Sailing tips: How to increase your catamaran performances?

How to increase your catamaran performances?
Improve your sailing - Catana 47 - Under sails

Have you ever wondered why a sister ship boat is sailing better than your cat? You may be a competitive or a more lay-back sailor but don’t you feel satisfied when you sail faster than a friend? Remember you only need two boats to start a race.

From our sailing experience, here is a list of factors that can affect your catamaran performance. We will not discuss the overall design of your catamaran (daggerboards or keel, windage, etc.) which you cannot easily modify but smaller key points that can make your catamaran sail a few knots faster, or not.

1. Reduce your underwater drag:

  • Folding or feathering propellers

Under sails fixed propellers work against the flow of the water, they act as a brake and slow you down by increasing drag. Instead, opt for folding or feathering propellers, you will gain a minimum of half a knot speed.  

  • Clean hulls

Clean your hulls and make sure to get rid of fouling, barnacles, etc. which creates turbulences. You want to slide through the water with a smooth and clean antifoul.

  • Type of antifoul

Like said above, you want to slide through the water with a smooth bottom, and antifoul can have different finish. Hard antifoul can be burnished and wet sanded for a smoother finish while eroding antifoul are rougher (low maintenance). The antifoul you apply on your catamaran will depend on your boat speed and your sailing program but it could also come with a cost on your boat performances.

  • Reduce weight

Like monohulls, catamarans are sensitive to weight, therefore try to minimize it. Do you need to have full water and fuel tanks all the time? And if you can, try to centre the weight, it will improve the boat’s behaviour and reduce the pitching.

2. Sails and Rigging:

  • Sail Trimming

The sails are the engine of your catamaran and how you trim them is critical to perform better. Use the tell-tales as a guide, they indicate the airflow on your sails. Upwind with a good airflow, you will see the tell-tales flying horizontally, and if not, play with your sheets to add or reduce the tension on the sails and their angle to the wind.

  • Sailcut/sailcloth

The type of fabric and the cut influence the capabilities of the sails to drive you forward and, therefore, your boat performances. Take the advice of a sailmaker to see if any adjustment can be made on your sails, or ultimately, if you need to change them. High-end fabrics deform less and are able to hold the sail’s profile longer.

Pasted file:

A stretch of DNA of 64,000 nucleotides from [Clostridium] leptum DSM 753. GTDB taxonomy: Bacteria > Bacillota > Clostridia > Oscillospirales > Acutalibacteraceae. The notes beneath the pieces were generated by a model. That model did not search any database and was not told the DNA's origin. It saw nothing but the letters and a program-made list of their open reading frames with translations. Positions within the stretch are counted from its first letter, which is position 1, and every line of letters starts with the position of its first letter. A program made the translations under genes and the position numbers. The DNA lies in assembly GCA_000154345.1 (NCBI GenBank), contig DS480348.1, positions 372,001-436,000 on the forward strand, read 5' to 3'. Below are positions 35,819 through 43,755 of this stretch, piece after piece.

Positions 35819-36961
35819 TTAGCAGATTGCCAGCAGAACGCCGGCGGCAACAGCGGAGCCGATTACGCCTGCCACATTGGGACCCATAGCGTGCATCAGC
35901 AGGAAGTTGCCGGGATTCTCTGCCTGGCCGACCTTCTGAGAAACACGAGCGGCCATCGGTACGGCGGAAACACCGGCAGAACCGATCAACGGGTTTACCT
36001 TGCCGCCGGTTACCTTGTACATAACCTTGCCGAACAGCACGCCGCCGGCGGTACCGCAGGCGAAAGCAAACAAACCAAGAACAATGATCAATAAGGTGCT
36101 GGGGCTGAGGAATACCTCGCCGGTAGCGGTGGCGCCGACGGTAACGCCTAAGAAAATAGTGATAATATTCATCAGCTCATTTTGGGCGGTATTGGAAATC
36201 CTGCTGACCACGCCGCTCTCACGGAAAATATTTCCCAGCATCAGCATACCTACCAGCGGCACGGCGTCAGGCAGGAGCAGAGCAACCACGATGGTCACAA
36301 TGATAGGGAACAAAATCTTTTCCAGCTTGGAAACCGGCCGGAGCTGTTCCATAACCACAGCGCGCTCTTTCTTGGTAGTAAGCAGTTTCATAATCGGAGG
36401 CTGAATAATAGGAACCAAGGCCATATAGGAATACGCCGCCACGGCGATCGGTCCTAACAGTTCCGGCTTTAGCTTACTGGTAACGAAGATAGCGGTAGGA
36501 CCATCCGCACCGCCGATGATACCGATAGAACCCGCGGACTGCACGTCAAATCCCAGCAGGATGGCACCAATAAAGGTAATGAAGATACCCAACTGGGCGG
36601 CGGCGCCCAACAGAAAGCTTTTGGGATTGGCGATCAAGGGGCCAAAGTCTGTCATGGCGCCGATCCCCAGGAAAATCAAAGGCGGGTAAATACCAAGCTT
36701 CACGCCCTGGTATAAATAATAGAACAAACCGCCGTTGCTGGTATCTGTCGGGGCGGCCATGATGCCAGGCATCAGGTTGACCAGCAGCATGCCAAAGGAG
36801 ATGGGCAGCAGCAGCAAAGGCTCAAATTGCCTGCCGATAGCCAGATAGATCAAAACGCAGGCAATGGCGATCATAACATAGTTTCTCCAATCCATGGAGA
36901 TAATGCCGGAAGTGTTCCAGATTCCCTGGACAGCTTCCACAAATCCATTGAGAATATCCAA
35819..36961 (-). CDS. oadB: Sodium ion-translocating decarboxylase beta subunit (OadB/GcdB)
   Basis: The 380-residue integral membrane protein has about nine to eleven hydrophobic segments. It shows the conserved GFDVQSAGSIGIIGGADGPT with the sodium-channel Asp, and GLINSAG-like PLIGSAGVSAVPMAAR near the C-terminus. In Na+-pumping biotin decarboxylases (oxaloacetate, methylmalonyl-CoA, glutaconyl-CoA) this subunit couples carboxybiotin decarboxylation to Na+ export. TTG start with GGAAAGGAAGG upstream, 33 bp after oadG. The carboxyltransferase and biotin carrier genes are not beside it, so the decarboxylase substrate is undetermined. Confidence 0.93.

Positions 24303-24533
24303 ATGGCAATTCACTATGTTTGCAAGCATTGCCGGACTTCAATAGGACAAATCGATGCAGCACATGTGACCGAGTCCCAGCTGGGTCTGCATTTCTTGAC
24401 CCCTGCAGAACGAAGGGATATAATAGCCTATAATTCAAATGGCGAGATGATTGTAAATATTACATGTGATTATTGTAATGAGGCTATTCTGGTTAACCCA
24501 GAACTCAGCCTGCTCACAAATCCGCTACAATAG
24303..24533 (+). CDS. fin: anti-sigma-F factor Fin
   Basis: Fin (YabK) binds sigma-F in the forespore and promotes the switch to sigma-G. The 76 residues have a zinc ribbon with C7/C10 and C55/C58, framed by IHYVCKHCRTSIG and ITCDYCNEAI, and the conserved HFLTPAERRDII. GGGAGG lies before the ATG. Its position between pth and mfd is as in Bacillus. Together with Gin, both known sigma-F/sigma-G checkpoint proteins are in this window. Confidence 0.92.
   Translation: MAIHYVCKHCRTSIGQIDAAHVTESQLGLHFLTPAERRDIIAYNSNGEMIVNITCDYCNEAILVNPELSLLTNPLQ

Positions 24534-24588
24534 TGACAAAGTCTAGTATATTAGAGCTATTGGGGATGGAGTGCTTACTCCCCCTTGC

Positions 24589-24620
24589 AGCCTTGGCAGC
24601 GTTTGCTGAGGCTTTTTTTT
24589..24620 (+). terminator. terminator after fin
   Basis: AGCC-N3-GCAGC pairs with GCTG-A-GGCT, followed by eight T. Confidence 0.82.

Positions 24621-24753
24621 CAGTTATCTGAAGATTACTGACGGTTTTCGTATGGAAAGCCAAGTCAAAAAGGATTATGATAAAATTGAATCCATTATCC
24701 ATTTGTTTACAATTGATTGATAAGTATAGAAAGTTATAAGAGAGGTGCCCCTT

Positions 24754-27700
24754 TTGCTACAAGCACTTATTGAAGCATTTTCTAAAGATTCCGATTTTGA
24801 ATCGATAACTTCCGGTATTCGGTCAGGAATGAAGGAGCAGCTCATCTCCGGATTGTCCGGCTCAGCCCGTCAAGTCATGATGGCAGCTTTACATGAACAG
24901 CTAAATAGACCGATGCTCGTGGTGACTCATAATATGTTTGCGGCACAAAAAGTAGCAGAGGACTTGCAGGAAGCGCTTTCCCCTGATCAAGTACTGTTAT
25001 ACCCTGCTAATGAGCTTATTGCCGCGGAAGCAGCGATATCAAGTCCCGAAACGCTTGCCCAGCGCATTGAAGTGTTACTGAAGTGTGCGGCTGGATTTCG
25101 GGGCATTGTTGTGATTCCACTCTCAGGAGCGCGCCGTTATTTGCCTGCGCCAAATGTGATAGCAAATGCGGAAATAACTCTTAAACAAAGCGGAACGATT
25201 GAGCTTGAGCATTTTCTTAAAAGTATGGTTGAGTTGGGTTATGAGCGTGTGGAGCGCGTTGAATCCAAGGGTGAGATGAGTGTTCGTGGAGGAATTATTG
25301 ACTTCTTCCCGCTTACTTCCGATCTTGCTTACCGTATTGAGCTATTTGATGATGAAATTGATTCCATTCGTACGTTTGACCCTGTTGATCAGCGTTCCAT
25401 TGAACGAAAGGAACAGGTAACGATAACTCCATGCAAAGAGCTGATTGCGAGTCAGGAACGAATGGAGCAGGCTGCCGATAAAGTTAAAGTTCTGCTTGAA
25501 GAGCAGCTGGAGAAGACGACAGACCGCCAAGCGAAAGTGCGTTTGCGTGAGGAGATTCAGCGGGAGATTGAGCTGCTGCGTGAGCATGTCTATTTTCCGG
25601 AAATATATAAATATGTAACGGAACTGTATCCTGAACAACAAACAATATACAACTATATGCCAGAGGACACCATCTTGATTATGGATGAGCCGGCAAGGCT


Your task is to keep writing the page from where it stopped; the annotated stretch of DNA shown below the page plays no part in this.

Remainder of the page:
• Rigging tune

Checking the rig tune (mast rake, pre-bend, shrouds tension, etc.) should be part of your maintenance program. An inadequate tune will create weather helm or lee helm and modify the shape of your sail. Unless you know what you are doing, we recommend asking professional riggers to check your rigging.

  • Deck Hardware

Nothing is worse than a self-tacking-jib blocking midway when tacking… Check and clean blocks, car’s bearing, tracks then apply lubricant. Also, check your deck hardware for wear and tear, a few bucks spent early, can avoid you large expenses later on.

3. Weather:

  • Wind conditions

An overpowered boat is not performing better! We have seen 40 feet cruising cats sailing in 40 knots of wind with full sails out… We will pass you the safety speech and how much pressure you are putting on the rigging and on the structure of your cat… Check the wind conditions ahead and reef early. Reducing the amount of sails will help the overall boat behaviour. It will reduce the pitch, reduce the leeway, increase manoeuvrability and you will have better heading. If you see the leeward bow pitching, maybe it is time to reef!

  • Sea state

Let’s make it simple, less chop means better comfort and performance. Don’t expect your hulls to fly with a meter swell!

4. You and your crew:

  • Crew

Try to have a crew with a minimum of sailing knowledge with you and if you are the only sailor on the boat, well sorry but it is all on you. Teach your crew, train them, and you will observe improvement in your tactic and manoeuvre’s speed.

  • Communication 

Last but not least, don’t be captain grumpy, communicate clearly and keep a nice atmosphere onboard. It will help you and your crew to have a good time on the water and to perform better!

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